About: Attack from Mars

What does Jack Nicholson, Pierce Brosnan & Pinball have in common? Campy Little Green Men!


Manufactured by: Bally Manufacturing Co.
Date: December 1995
Type Solid state
Generation: Williams WPC-95
Release: 3,450 produced
Estimated value: $6940 - $8060
Cabinet: Normal
Display type: Dot Matrix
Players: 4
Flippers: 2
Ramps: 2
Multiball: 4
Latest software: V1.1 - June 10, 1996


10 Minute Pinball-Shenanigans with Attack from Mars

About: Indiana Jones


Manufactured by: Williams Electronic Games, Inc.
Date: August 1993
Type: Solid state
Generation: Williams WPC (DCS)
Release: 12,716 produced
Estimated value: $6660 - $7740
Cabinet: Wide body
Display type: Dot Matrix
Players: 4
Flippers: 2
Ramps: 2
Multiball: 6
Latest software: L-7, November 22, 1993


Game Design: Mark Ritchie
Software: Brian Eddy
Artwork: Doug Watson
Animation: Scott Slomiany
Sound: Chris Granner Rich Karstens
Music: Chris Granner

About: Star Trek: The Next Generation

“Holy Pixelation, Batman!”


Manufactured by: Williams Electronic Games, Inc.
Date: November 1993
Type: Solid state
Generation: Williams WPC (DCS)
Release: 11,728 produced
Estimated value: $4160 - $4840
Cabinet: Wide body
Display type: Dot Matrix
Players: 4
Flippers: 3
Ramps: 3
Multiball: 6
Latest software: Unknown


My Ownership Experience w/ STTNG

This is my second time around of owning an STTNG. I think the first time, I ended up selling it to make room in the gameroom and bank account for a Monster Bash. The last one was signed by the cast & was pretty darned sweet. This one, is no slouch, either. It is claimed to have been a HUO at a collector in Pennsylvania before coming to me but they had no documentation of that, so I take that claim with a grain of salt.

I didn’t… actually.. intentionally… seek it out for a second ownership cycle - not exactly anyway. It was a trade situation involving Ghostbusters Premium where I ended up with another STTNG. You are thinking, “Wait, STTNG and Ghostbusters Premium values aren’t really lined up.” Yep! :(

At any rate, I really have history with the STTNG franchise and I think this pin is a pretty cool pin. When Stern released their Star Trek title based on the JJ Abrams movies, the general values of STTNG started to drop from an average of $6500 to the current sub-$5k area. The Stern game is a really good pin, afterall. Unfortunately, the best art packages for the Stern pin are only available from third parties that Stern has lawyered up against and the Pro and Premium are a little too “actors-focused” for my taste. (I also owned a Star Trek Premium for a couple of years.)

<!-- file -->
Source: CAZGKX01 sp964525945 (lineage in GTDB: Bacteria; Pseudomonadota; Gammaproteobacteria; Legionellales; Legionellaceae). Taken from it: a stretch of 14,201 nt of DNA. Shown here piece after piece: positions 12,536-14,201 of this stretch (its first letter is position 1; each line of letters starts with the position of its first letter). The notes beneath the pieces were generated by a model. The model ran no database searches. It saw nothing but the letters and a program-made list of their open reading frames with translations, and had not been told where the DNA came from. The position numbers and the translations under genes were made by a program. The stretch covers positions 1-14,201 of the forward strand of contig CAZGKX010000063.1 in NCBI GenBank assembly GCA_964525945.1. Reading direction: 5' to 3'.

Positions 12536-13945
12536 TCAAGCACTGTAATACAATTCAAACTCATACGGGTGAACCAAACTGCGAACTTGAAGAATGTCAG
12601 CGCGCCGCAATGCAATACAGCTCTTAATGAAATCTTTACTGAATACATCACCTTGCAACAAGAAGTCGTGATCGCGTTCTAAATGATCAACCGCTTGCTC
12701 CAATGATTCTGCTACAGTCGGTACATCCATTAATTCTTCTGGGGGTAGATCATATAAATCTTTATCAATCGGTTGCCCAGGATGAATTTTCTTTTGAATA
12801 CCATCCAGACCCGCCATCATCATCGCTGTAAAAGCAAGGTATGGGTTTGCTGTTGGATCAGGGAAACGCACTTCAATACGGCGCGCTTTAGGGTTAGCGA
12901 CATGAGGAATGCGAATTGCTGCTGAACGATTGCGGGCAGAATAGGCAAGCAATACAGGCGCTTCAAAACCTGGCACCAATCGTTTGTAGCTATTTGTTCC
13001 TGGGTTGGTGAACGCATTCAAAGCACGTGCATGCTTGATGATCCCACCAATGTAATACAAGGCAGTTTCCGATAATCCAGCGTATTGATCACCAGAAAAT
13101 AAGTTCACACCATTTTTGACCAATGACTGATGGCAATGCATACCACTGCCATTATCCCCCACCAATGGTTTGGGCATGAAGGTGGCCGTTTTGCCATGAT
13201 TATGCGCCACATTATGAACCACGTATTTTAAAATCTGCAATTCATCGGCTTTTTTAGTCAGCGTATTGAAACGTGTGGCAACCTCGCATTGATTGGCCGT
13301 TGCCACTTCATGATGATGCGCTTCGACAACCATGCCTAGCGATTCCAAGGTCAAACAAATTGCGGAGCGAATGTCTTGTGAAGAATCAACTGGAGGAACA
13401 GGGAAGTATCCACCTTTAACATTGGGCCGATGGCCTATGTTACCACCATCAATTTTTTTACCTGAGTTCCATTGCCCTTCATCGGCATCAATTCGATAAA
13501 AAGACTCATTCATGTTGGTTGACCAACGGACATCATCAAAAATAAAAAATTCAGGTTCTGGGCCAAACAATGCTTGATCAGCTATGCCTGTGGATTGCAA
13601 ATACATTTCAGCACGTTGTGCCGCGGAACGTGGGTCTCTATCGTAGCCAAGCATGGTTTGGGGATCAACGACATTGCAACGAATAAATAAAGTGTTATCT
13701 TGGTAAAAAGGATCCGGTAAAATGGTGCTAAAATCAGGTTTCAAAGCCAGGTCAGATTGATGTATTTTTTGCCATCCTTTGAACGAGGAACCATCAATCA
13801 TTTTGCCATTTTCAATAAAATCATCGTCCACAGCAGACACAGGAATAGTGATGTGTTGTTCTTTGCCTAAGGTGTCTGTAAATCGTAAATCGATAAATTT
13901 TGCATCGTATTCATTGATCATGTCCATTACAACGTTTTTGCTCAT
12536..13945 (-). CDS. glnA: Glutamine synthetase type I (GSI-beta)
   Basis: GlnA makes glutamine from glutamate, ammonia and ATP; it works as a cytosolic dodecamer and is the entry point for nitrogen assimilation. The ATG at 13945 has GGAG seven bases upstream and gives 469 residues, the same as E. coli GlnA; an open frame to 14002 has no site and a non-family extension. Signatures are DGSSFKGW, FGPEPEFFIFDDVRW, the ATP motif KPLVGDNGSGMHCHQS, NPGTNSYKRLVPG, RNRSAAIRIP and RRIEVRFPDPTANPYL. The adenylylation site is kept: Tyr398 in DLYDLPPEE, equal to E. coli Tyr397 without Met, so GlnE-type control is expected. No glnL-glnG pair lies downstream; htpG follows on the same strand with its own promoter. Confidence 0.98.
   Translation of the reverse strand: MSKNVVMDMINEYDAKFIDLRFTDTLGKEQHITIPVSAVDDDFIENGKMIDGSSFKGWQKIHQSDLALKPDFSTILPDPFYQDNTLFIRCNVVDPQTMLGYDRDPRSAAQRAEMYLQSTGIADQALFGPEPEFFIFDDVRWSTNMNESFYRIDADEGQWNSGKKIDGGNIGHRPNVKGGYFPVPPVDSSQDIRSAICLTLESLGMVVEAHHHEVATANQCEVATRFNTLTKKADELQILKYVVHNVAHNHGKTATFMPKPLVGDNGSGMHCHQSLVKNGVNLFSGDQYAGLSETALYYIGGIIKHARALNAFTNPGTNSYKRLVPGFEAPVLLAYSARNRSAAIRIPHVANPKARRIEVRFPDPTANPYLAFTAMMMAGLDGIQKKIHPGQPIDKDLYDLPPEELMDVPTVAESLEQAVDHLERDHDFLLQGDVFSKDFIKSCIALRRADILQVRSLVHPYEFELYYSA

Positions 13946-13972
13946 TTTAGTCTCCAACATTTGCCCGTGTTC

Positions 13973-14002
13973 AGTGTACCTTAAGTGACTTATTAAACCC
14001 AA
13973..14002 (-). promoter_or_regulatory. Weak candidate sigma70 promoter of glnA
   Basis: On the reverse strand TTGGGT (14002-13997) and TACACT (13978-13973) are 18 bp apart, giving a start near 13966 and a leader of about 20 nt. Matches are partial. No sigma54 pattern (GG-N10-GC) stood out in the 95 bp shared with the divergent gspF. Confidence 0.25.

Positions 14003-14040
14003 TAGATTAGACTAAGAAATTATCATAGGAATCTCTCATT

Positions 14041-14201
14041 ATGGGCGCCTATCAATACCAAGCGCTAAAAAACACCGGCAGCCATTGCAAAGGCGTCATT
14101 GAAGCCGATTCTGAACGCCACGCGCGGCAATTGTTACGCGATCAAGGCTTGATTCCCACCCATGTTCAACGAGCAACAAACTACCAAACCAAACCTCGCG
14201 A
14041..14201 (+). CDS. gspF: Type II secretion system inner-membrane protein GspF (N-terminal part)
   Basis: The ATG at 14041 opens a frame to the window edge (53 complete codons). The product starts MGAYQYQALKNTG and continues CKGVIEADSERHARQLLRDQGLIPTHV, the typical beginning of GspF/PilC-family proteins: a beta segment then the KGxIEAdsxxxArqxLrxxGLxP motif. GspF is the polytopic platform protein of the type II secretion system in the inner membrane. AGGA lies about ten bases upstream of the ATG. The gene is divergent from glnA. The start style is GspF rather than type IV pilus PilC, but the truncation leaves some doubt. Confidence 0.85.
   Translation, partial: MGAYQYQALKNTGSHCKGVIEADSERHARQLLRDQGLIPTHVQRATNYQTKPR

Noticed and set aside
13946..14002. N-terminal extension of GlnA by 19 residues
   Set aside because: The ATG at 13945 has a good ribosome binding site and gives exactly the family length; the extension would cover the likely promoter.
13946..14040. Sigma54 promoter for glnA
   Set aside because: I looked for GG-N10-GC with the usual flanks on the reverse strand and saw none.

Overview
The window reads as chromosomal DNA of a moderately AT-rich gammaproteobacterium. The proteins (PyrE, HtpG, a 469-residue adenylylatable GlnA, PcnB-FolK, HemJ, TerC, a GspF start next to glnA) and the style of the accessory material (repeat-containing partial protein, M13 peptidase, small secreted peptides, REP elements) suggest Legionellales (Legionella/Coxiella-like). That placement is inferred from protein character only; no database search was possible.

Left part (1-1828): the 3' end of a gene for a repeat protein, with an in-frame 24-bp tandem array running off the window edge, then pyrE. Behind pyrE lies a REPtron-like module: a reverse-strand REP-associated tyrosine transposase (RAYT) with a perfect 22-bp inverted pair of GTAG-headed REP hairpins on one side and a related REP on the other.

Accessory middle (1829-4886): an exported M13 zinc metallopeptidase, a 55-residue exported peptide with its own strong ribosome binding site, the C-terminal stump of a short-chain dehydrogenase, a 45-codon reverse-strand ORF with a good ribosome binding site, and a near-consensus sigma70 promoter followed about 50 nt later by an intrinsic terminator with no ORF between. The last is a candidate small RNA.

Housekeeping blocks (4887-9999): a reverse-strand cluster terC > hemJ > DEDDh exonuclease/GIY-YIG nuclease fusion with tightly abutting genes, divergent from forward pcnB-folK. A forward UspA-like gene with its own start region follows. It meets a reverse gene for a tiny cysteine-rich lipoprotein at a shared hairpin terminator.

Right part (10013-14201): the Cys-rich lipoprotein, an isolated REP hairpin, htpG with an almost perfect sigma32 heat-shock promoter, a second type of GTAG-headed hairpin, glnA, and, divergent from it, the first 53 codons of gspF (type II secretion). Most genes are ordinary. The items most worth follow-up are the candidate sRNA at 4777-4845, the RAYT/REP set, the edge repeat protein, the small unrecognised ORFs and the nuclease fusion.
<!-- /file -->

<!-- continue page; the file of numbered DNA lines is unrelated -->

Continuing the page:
In the positive column: STTNG is built like a tank, the art scheme is pretty sweet, it is packed with toys, has a 6-ball multiball and generally is just a fun-to-shoot and impressive pinball machine. In the negative column: It has alot of mechanical complexity that give it a particularly scarring reputation on-route for opto-related maintenance, usually. The outlane geometry is tricky.

Status: For Sale

This is the only pinball that I have right now that I consider “For Sale”. If someone is interested, the price is $5,000, firm. I have my eye on a couple different titles to bring to the game room so I’m more than likely not interested in a trade but - hey it never hurts to ask. You will be at SFGE, I can buy a spot for it on the truck going up from Mobile but aside from that, a potential buyer would be responsible for pick up or shipping. I’d recommend someone like Bob Cunningham or Brett Butler for the move. Our local STI depot isn’t highly regarded.

Ten Minutes with Star Trek: The Next Generation

Glass On

Glass On

Glass Off

Glass Off


About: Scared Stiff

Are you Ready to get Scared Stiff?

Scared Stiff Details


Manufactured by: Bally Manufacturing Co.
Date: September 1996
Type: Solid state
Generation: Williams WPC-95
Production: ~4,000 produced
Pinside Price Range: $6470 - $7530
Cabinet: Normal
Display type: Dot Matrix
Players: 4
Flippers: 2
Ramps: 2
Multiball: 4


Game Design: Dennis Nordman Mark Weyna
Mechanics: Bob Brown Joe Loveday Win Schilling
Software: Cameron Silver Mike Boon
Artwork: Greg Freres
Animation: Adam Rhine Brian Morris
Sound: Dave Zabriskie Paul Heitsch


Pinside Club Thread: https://pinside.com/pinball/forum/topic/scared-stiff-clubmembers-only


Full log of all of the stuff I’ve done to my Scared Stiff is on a running log that can be found here:

Latest Stuff

The kind folks over at SFGE voted my Scared Stiff as Best in Show for Modern Pinball at SFGE 2019.

Super proud of this trophy and the very gracious compliments my game received at SFGE 2019.

Super proud of this trophy and the very gracious compliments my game received at SFGE 2019.

Thoughts on Value

My last Scared Stiff sold for ~$8,000 in 2016 along with 2 other B/W titles of similar value. Believe or not even at that price I didn’t actually “make” anything on that transaction. I’ve seen them sell for as little as $5k (off-route) to as much as $13,000 (Bryan Kelly or HEP Restoration). That is a broad range and I suspect this one would come in somewhere on the top end in the $8500-$9000 range, as of the time of this article. I don’t treat Pinballs like investments and I expect the value will drop over time.